Without using complete sentences, can you describe what was going on in your life as you wrote this book?
Lisa Bird-Wilson: Chaos. Seven kids.
Rachel Mannheimer: A move to Beacon, New York; a move to Germantown, New York; wedding planning; wedding cancellation; long walks; long drives; someone writing in the other room.
Dawn Winter: Rejection, frustration, rejection, frustration, rejection, lockdown, BAM…easy breezy tippy-typie…
Negesti Kaudo: Grad school. Ridiculous apartment situations. Hashtag #adulting. Loneliness. Not dating. Sweaty Chicago summers. High-functioning anxiety. Nicki Minaj’s verse on “Monster”. Egomania. Bitter winters. Reclamation.
Zachary Lazar: Donald Trump. Turning 50. Depression and despair. Extreme wonder regarding the natural world. Friends from all different walks of life who all had fiercely different views of what was going on. James Baldwin’s No Name In The Street—reading that book and feeling like it had been written “yesterday” (I snuck in an author’s name through the back door).
What are some words you despise that have been used to describe your writing by readers and/or reviewers?
Zachary Lazar: I’m always “shining a light into the darkness.” Obviously it could be worse, I could be “darkening the light with dimness.”
Dawn Winter: The words, “It’s too dark,” have been fed back to me so many times over the years, it’s a wonder comedy appeared in my writing at all. Most of the time, I wanted to scream.
Negesti Kaudo: “Books about White race,” “the whites” … any mention of white people and/or men that takes away from the authenticity of my book being about *my* life as a Black woman. Am I offering a perspective to “challenge white supremacy” as Kirkus says? Yes, but my book is not about that.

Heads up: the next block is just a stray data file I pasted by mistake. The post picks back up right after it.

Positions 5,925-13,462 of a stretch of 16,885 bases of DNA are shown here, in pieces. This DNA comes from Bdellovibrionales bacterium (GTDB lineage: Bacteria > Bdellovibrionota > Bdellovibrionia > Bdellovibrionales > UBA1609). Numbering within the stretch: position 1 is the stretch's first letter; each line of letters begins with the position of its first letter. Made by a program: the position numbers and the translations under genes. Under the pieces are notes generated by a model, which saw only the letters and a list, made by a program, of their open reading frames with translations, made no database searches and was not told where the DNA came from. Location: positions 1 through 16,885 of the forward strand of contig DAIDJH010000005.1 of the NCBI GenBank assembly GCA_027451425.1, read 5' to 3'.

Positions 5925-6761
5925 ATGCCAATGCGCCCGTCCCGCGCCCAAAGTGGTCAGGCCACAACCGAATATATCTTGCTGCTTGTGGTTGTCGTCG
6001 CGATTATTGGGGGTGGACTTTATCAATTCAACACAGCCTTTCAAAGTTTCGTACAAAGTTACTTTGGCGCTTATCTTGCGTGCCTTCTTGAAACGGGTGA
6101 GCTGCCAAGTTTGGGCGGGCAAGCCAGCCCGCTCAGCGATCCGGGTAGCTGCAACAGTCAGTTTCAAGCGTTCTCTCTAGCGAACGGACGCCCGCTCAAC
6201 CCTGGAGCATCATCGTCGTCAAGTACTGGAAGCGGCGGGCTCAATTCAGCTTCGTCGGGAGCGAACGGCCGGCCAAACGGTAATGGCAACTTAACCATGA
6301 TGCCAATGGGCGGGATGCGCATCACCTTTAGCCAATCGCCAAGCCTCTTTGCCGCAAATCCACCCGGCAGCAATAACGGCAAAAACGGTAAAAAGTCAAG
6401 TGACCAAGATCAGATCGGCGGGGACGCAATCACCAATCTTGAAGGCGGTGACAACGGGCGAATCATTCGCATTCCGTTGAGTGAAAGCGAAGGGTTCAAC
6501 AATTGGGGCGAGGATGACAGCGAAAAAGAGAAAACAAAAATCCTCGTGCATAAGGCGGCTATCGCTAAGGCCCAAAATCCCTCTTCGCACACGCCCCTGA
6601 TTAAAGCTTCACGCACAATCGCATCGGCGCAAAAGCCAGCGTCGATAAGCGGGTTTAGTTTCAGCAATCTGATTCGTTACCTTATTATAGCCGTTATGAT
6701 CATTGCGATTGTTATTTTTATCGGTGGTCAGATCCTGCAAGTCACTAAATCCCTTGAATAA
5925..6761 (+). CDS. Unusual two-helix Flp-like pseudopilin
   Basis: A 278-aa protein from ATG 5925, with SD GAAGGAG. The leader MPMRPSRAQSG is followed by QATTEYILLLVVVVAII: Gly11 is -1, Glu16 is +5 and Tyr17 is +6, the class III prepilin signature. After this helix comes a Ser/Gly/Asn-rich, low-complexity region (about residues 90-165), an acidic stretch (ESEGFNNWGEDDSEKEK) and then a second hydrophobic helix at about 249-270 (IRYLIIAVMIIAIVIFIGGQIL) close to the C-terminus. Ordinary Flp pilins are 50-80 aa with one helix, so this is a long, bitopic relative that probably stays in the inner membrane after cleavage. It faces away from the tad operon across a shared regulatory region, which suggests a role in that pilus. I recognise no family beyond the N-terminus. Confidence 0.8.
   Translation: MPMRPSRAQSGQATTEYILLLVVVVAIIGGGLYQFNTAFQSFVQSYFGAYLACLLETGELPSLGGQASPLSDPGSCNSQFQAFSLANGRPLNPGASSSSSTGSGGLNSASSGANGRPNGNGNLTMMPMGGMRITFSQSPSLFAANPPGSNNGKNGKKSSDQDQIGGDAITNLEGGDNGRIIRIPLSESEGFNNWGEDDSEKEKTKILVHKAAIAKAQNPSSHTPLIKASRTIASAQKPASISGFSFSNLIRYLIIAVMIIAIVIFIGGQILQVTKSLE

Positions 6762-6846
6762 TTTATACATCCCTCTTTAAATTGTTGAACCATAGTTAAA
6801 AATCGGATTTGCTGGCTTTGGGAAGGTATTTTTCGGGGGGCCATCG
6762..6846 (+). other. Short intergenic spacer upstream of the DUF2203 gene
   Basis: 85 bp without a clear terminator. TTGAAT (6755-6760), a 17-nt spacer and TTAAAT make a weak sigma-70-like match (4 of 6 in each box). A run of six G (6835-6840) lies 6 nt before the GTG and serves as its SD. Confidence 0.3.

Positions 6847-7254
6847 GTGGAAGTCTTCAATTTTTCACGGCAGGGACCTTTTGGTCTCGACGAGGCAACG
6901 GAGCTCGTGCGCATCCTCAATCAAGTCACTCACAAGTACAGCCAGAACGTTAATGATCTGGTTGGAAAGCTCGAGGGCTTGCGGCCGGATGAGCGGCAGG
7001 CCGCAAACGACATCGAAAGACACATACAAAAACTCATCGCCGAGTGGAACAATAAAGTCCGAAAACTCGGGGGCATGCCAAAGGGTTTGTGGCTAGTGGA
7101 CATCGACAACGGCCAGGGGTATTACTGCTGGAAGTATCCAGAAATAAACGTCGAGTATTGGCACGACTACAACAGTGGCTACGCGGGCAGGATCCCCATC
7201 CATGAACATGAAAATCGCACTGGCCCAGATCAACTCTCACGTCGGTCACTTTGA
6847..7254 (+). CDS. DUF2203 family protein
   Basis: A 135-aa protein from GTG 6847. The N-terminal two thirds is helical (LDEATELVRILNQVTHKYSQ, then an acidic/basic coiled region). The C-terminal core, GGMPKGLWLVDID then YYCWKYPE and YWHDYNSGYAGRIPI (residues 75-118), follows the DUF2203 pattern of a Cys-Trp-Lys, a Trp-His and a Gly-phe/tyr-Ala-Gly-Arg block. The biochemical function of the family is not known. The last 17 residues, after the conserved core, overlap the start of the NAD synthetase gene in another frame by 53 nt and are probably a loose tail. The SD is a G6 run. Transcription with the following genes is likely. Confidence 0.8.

Lisa Bird-Wilson: Reviewers have been kind to Ruby and some have been exceptional in their understanding of what Ruby embodies, as a character—her vulnerability combined with her audacity and humor. Those who don’t get Ruby use words like trauma, raw, victim, and so on, but Ruby is so much more than the usual trauma tropes.
Rachel Mannheimer: I have yet to be described!
If you could choose a career besides writing (irrespective of schooling requirements and/or talent) what would it be?
Dawn Winter: A firefighter.
Zachary Lazar: Fireman. Basketball player. Keith Richards.
Rachel Mannheimer: Bird counter.
Lisa Bird-Wilson: I always thought I should be a lawyer because I’m good at arguing. That’s probably not what it’s like to be a lawyer.
Negesti Kaudo: I’d either be a professional chef or a neuroscientist. Cooking is very similar to art / writing for me, so I’m not sure if that counts as a career besides writing.
What craft elements do you think are your strong suit, and what would you like to be better at?
Negesti Kaudo: Unflinching honesty is my strong suit, which I use to make readers uncomfortable (also another strong suit). Craft-wise, I’d like to be able to write a paragraph-length sentence that’s grammatically correct and impactful, just like Renee Gladman.
Dawn Winter: I love a punchy metaphor and think I’m pretty good at them. I sometimes need to know when to stop (describing, elaborating, editing, overthinking, listing…just like I’m doing here…)